Pet Food Express Takes Top Honors
By Devon McPhee
Pet Food Express, a 32-store pet retail chain, prides itself on the service it provides customers in the San Francisco Bay Area. It was no surprise, then, that locals were very impressed by how the store handled the recent pet food recalls. What was a little surprising—and gratifying—was that consumers across the nation turned to the company for the latest information on the pet food scares.
Pet owners from Utah to Illinois and places in between wrote to founder and president Michael Levy to thank him for the way his store handled the recall. They found out about the store’s actions through its website, www.petfoodexpress.com
. On the site, the store not only informed customers about its actions in response to the recalls, but also explained its actions. It also devoted a section of its website to the latest news about the situation.
What really impressed consumers was the store’s decision to pull from its shelves all products from manufacturers affected by the recall, not just those that required removal. The store enacted this policy because the extent of the contamination was unclear, Levy says.
|Founder and president Michael Levy expresses joy at his win.
“Everything regarding the recall was constantly changing,” he says. “First the FDA thought it was rat poisoning, then melamine; first it was found in one product, then it was found in another. Because of the uncertainty, we felt that if the problem was with several SKUs, we needed to pull all the SKUs from that manufacturer. We wanted to take the safest route for our customer, and if there was any doubt as to a product’s safety, we didn’t want to sell it.”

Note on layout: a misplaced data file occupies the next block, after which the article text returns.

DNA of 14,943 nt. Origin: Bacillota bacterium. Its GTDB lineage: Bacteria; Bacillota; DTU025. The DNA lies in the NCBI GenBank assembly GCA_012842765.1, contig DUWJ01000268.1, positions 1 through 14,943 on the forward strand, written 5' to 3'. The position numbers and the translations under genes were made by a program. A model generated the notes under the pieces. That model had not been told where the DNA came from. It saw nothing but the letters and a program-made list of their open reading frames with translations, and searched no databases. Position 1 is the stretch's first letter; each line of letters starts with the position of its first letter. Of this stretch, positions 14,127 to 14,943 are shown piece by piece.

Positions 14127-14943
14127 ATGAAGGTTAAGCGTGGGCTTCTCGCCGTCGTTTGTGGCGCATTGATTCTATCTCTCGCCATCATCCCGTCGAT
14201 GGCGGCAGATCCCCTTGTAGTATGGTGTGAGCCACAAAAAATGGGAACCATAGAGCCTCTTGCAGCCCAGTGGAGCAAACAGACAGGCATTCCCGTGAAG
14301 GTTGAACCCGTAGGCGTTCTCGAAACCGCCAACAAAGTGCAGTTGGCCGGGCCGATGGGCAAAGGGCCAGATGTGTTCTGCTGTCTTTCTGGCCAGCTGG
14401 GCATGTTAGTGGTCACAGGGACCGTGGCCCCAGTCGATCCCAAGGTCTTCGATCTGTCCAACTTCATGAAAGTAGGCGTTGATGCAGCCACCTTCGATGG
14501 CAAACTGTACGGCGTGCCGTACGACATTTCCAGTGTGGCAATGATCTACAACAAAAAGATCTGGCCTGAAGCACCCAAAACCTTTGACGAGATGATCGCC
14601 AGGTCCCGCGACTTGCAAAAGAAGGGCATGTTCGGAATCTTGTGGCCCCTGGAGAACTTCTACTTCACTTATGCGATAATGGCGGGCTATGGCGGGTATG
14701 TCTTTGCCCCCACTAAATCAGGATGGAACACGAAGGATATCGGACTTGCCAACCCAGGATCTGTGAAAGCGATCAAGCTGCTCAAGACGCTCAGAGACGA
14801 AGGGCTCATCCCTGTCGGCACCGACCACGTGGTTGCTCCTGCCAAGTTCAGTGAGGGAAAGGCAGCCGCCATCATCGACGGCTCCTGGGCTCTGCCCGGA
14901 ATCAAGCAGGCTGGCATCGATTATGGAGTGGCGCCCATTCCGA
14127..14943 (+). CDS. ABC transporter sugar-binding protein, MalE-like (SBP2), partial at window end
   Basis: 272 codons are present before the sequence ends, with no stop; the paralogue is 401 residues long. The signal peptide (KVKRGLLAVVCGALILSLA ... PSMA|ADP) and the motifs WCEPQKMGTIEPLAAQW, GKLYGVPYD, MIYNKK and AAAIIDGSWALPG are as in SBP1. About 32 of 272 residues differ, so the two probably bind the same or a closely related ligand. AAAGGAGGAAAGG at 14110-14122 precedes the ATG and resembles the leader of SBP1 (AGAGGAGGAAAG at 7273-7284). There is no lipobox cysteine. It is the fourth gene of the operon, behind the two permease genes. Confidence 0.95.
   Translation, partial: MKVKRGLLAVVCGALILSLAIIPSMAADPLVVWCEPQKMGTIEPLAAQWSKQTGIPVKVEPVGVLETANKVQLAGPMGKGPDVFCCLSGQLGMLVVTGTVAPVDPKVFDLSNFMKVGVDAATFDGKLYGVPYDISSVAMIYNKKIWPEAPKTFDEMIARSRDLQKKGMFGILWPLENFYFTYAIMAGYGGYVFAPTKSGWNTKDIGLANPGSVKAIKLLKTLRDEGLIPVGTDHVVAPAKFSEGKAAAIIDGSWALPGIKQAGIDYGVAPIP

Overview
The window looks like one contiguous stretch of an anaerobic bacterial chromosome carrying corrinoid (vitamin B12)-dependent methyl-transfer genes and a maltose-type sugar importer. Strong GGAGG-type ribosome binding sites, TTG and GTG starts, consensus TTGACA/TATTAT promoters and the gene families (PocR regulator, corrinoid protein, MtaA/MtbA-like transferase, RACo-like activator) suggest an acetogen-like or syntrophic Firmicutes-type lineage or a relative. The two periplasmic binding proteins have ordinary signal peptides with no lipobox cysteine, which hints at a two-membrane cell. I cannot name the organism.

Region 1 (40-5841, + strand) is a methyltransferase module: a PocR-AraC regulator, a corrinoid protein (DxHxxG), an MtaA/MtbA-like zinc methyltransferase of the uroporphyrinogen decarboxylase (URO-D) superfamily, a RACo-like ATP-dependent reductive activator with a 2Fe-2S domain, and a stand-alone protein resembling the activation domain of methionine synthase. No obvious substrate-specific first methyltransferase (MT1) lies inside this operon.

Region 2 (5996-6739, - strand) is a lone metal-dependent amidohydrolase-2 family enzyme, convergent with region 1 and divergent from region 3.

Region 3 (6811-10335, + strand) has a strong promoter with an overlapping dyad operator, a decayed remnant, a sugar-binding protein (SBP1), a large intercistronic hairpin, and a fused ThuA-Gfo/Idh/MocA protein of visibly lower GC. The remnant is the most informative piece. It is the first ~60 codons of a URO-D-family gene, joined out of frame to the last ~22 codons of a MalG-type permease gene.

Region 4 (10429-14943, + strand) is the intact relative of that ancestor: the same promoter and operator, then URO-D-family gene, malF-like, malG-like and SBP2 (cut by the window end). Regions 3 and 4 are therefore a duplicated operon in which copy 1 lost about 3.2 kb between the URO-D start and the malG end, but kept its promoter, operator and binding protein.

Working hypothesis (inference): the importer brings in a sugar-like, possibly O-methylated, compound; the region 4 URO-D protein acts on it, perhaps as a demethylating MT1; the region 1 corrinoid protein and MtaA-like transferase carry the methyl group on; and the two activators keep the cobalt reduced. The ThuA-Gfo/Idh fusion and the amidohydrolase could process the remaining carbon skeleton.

Pet Food Express reinstated products once it received proof from manufacturers that their products were contaminant-free. It kept an updated list of products it was and was not selling on the website. It also posted letters and tests from manufacturers that backed their products’ safety in addition to news about the recall.
“There was a lot of information and misinformation circulating during the recall and a lot of panicky people,” Levy says. “We felt it was our responsibility to give customers as much information as possible to help them make buying decisions and calm their fears.”
Despite the momentary panic, Levy sees a silver lining to the recent pet food scare. Customers are now more concerned with what they’re feeding their pets, he says.
“The recall has heightened everyone’s awareness of pet foods and safety concerns,” he says. “People are more interested in knowing what ingredients are in the food. At Pet Food Express, we have always talked to customers and encouraged them to read the ingredient panel.
What’s different now is that people have begun asking us about ingredients as opposed to us bringing it to their attention.”
Retailer of the Year
Pet Food Express’ calm, reasoned response to the recall was one of several reasons the editors of Pet Product News International chose the business as Retailer of the Year 2007-2008.
Kong, maker of the famous Kong toys, sponsored this year’s contest and, in lieu of flying the winner to SuperZoo, the company will present Pet Food Express with a donation for one of its favorite animal charities. This presentation will take place at a party at SuperZoo.
A look at some of the chain’s other consumer-focused practices helped illuminate the judges’ decision.
Pet Food Express locations average 7,000 square feet in size. Each outlet carries the same product mix and has similar signage.